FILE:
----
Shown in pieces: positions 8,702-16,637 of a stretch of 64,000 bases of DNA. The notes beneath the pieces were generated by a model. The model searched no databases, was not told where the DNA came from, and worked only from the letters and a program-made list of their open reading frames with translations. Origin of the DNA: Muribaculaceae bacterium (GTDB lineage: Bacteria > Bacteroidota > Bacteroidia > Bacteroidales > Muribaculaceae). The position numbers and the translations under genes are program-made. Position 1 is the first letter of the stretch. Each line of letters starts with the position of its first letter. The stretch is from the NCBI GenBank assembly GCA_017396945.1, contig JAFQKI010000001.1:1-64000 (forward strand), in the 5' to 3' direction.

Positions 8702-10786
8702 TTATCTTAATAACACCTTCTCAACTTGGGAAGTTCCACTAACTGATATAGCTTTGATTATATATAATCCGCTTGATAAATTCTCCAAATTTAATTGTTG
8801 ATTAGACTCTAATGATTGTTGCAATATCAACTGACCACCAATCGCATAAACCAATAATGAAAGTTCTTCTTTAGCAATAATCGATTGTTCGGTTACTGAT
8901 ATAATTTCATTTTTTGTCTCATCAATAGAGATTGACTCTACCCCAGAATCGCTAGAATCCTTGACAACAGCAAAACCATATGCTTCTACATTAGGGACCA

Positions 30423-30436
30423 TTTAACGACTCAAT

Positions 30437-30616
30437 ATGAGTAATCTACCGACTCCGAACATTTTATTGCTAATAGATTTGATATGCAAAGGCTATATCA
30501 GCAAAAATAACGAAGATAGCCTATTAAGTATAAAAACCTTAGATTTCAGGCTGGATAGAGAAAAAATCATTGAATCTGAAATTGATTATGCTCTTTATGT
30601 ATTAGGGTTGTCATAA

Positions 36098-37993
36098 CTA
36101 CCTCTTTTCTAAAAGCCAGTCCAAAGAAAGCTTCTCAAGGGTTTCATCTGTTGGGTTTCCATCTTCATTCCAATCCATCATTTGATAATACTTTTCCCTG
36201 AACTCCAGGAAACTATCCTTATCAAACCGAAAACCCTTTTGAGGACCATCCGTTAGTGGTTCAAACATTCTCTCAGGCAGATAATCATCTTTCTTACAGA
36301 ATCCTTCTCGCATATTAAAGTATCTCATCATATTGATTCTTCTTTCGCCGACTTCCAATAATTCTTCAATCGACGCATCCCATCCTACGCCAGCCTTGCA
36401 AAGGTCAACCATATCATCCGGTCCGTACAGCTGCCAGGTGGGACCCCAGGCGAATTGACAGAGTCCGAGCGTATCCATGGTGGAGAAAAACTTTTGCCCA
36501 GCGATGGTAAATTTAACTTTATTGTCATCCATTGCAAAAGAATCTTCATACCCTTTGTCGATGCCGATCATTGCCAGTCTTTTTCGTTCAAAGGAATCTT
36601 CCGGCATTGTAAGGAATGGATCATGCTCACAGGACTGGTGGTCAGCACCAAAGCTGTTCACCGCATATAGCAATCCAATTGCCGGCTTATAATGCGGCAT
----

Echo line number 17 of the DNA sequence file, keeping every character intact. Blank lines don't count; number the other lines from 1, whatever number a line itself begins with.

36401 AAGGTCAACCATATCATCCGGTCCGTACAGCTGCCAGGTGGGACCCCAGGCGAATTGACAGAGTCCGAGCGTATCCATGGTGGAGAAAAACTTTTGCCCA